Semantic influences on the perception of degraded speech by individuals with cochlear implants


This study investigated whether speech intelligibility in cochlear implant (CI) users is affected by semantic context. Three groups participated in two experiments: Two groups of listeners with normal hearing (NH) listened to either full spectrum speech or vocoded speech, and one CI group listened to full spectrum speech. Experiment 1 measured participants' sentence recognition as a function of target-to-masker ratio (four-talker babble masker), and experiment 2 measured perception of interrupted speech as a function of duty cycles (long/short uninterrupted speech). Listeners were presented with both semantic congruent/incongruent targets. Results from the two experiments suggested that NH listeners benefitted more from the semantic cues as the listening conditions became more challenging (lower signal-to-noise ratios and interrupted speech with longer silent intervals). However, the CI group received minimal benefit from context, and therefore performed poorly in such conditions. On the contrary, in the conditions that were less challenging, CI users benefitted greatly from the semantic context, and NH listeners did not rely on such cues. The results also confirmed that such differential use of semantic cues appears to originate from the spectro-temporal degradations experienced by CI users, which could be a contributing factor for their poor performance in suboptimal environments.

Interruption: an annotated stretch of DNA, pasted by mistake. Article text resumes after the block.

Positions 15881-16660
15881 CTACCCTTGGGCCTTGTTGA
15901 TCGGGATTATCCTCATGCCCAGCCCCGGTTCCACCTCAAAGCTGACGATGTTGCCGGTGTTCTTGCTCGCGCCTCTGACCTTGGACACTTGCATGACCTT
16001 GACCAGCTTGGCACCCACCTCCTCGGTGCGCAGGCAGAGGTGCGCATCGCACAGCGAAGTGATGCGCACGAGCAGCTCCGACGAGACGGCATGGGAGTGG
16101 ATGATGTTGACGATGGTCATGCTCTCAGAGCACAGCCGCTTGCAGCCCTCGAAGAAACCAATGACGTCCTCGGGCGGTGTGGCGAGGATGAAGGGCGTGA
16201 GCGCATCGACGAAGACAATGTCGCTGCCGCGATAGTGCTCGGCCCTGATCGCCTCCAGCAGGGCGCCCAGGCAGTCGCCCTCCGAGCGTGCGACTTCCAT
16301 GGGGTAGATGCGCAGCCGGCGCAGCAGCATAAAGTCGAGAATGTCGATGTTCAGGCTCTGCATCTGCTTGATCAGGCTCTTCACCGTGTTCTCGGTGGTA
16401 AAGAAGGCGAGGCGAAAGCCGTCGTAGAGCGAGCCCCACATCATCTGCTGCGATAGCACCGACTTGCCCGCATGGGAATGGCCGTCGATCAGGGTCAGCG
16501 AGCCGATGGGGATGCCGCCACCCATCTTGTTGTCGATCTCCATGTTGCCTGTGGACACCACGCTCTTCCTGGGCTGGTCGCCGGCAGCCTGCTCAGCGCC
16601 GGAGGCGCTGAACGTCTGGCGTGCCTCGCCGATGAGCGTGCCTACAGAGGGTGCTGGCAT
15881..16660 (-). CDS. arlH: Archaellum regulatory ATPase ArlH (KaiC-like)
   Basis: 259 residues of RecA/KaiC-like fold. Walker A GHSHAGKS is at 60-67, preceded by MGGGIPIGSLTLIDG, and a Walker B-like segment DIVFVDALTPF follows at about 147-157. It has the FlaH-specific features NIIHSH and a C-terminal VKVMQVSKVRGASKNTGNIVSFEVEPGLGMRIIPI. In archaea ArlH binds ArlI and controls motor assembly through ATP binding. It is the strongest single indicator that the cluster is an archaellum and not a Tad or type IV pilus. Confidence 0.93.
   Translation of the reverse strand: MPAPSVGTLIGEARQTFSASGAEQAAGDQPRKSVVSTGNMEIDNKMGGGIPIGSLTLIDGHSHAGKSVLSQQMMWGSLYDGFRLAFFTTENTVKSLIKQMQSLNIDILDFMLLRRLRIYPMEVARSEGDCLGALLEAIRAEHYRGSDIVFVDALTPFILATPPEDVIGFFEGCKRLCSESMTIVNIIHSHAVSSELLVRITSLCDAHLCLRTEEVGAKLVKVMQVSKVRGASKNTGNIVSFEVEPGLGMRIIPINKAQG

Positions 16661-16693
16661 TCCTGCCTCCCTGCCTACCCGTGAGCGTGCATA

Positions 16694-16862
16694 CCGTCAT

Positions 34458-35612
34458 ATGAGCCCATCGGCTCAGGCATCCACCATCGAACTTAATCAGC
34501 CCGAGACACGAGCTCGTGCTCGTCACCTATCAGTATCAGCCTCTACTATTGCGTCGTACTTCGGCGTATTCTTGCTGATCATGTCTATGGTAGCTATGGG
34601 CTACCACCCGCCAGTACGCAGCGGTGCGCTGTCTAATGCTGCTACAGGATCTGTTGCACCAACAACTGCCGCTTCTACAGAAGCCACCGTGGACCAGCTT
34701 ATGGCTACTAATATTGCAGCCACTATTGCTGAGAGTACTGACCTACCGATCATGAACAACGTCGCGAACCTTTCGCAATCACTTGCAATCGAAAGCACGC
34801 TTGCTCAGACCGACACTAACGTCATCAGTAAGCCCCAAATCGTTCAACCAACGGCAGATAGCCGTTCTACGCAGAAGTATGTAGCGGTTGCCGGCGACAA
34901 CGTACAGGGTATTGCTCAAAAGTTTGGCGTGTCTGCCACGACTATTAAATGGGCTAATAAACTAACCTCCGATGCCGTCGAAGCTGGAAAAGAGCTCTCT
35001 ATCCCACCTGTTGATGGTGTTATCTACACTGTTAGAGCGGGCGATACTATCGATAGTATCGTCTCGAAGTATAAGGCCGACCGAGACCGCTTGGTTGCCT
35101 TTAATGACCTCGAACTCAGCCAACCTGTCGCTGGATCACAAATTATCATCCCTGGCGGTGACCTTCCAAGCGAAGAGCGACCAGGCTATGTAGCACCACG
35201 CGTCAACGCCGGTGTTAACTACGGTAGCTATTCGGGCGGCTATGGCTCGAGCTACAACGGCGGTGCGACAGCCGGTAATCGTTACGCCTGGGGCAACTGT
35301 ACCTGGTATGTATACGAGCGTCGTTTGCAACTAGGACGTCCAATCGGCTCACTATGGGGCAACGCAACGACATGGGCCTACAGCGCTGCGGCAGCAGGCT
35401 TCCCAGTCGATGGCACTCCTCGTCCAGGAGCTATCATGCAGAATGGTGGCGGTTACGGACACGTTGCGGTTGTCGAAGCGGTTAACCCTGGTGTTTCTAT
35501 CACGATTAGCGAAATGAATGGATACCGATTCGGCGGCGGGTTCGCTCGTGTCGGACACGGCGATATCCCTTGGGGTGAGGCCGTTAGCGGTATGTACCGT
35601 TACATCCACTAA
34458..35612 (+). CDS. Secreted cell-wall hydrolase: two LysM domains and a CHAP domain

Publication Title

Journal of the Acoustical Society of America